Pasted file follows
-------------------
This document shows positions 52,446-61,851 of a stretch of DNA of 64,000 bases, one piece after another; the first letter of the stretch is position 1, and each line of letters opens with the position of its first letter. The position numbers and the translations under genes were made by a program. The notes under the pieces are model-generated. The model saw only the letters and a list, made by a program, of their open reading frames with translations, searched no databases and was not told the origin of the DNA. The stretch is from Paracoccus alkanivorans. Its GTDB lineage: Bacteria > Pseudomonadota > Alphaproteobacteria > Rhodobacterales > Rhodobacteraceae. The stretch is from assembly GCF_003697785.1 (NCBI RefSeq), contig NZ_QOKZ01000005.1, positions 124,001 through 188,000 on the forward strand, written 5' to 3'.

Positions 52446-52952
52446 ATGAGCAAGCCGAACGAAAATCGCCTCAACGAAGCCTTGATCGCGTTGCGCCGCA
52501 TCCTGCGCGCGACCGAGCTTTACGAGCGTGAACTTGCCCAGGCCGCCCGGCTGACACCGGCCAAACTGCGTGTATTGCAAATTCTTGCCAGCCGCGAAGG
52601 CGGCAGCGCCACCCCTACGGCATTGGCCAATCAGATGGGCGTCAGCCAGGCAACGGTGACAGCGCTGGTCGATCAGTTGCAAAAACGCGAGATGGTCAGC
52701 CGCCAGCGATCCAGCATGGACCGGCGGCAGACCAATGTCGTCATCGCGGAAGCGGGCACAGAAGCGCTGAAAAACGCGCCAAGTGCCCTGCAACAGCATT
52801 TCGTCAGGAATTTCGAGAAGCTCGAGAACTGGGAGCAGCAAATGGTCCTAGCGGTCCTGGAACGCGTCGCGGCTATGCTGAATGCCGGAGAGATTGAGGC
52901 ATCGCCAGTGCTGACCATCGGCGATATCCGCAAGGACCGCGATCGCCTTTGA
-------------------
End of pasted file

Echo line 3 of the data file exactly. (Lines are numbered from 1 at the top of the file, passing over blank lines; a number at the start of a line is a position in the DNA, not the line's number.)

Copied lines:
52446 ATGAGCAAGCCGAACGAAAATCGCCTCAACGAAGCCTTGATCGCGTTGCGCCGCA